It has been a weekend of bridges this week. My daughter is collating photographs for her Higher Art and wanted some pictures of industrial objects including bridges. So we went out to South Queensferry - a lovely out of town trip for another day with more time in it - to take pictures of the Forth Bridge. See below. What a wonderful piece of Victorian engineering it is! If I am honest, however, from a design and symmetry point of view, I prefer the Road Bridge which is more majestic.
We also went to the National Museum on Chambers Street. I have written about this before as it has recently reopened after a major refurbishment and looks fantastic with some real thought about how the collections overlap and about the design of the collections, creating shapes and images. However, we were mainly in the Museum of Scotland section which is relatively new, but not part of the refurbishment. This is a picture of what I consider the most interesting thing in the whole museum (apart, maybe from the Lewis Chessmen). It is a piece of the original Tay Bridge. Badly built and beset by troubles, the bridge collapsed into the Tay in 1879 killing everyone on board the train crossing it at the time. This piece of bridge was found in a house in Broughty Ferry! It is the way the end of it is ripped, as thought it were made of plasticine, that amazes me. A really fascinating close up of how even what seems to be the strongest of things is actually pliable and breakable.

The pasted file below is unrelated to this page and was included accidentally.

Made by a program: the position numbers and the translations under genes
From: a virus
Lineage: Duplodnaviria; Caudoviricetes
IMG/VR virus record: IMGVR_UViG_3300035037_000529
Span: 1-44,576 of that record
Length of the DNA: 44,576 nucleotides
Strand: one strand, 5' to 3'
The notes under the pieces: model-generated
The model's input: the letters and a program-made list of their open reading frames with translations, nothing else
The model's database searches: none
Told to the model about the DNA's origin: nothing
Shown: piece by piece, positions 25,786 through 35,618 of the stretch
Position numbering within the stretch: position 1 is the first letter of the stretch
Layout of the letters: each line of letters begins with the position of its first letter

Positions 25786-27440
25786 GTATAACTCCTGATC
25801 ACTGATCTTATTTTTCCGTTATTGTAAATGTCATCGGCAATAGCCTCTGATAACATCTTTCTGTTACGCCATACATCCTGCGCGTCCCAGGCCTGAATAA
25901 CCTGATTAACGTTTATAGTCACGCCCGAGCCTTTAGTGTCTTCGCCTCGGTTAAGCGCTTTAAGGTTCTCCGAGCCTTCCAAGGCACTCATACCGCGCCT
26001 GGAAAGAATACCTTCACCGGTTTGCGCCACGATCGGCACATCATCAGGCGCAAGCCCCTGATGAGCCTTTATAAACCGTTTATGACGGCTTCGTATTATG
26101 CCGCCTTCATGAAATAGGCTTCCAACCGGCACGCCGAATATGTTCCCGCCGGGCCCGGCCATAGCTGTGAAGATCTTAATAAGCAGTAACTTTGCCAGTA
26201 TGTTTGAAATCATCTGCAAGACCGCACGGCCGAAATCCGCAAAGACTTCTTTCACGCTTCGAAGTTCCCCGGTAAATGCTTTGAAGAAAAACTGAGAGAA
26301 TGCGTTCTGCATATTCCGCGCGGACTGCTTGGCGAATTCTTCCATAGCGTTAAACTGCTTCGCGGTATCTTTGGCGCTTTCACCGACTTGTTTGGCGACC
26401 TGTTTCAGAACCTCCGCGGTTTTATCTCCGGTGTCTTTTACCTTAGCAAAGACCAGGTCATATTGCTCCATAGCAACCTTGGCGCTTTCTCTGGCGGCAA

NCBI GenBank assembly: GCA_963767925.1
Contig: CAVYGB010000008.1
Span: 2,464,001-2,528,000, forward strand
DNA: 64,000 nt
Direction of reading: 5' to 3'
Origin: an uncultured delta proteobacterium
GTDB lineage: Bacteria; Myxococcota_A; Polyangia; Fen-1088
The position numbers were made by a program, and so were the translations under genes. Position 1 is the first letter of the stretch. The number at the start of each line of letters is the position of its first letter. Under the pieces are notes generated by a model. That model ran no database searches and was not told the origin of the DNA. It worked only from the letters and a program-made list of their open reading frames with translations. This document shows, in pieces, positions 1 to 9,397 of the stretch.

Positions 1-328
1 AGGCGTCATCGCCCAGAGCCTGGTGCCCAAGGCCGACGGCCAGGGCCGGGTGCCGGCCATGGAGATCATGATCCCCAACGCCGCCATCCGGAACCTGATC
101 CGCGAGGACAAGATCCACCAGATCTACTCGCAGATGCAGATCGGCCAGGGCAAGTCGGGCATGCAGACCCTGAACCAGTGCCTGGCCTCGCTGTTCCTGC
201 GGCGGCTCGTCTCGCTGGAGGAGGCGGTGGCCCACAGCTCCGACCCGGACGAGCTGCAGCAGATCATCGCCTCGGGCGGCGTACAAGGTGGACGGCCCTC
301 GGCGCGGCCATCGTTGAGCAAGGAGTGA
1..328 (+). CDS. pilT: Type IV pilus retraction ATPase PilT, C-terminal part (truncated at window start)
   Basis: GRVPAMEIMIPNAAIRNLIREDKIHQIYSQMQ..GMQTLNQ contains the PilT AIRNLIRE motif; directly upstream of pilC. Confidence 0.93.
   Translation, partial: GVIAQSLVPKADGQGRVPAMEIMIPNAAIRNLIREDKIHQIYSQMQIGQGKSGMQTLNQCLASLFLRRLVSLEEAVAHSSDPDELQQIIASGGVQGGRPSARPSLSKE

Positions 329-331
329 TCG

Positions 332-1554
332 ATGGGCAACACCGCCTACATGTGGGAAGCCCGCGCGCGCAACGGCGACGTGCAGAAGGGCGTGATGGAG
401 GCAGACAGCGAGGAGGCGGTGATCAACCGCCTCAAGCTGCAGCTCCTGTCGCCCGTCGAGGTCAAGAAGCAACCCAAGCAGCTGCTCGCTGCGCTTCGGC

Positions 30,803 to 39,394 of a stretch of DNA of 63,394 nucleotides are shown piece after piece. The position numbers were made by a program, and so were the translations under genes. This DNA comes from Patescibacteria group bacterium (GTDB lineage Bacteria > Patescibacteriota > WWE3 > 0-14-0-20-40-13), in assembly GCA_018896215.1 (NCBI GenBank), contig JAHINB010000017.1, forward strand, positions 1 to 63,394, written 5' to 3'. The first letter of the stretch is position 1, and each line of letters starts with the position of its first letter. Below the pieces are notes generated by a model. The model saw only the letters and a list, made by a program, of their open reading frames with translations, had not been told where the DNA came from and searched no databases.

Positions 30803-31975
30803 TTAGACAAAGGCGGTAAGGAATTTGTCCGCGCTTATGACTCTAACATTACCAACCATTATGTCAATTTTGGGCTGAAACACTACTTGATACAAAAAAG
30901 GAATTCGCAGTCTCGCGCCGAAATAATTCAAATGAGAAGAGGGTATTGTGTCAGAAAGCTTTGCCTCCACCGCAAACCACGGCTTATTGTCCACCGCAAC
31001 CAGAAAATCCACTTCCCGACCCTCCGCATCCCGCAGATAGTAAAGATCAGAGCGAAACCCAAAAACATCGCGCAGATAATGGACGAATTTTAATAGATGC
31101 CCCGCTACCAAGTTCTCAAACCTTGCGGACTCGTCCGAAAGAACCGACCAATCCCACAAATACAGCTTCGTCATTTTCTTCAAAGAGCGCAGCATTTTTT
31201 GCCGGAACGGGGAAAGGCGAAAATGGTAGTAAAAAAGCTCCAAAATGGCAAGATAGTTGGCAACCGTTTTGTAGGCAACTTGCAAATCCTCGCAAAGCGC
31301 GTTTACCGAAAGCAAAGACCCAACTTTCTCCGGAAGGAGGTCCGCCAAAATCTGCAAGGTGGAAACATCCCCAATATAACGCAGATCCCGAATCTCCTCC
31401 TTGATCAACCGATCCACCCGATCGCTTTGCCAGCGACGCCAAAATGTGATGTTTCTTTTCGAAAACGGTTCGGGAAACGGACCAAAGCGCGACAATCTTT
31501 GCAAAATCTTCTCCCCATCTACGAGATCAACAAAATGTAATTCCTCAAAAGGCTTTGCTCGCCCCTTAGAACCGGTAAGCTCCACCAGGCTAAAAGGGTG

Sunday, 19 February 2012
Tuesday, 7 February 2012
The picture is nothing to do with Dickens. I just thought this page was rather bleak without anything more picturesque on it. This is actually a very good drawing of Elie in Fife done by a good friend.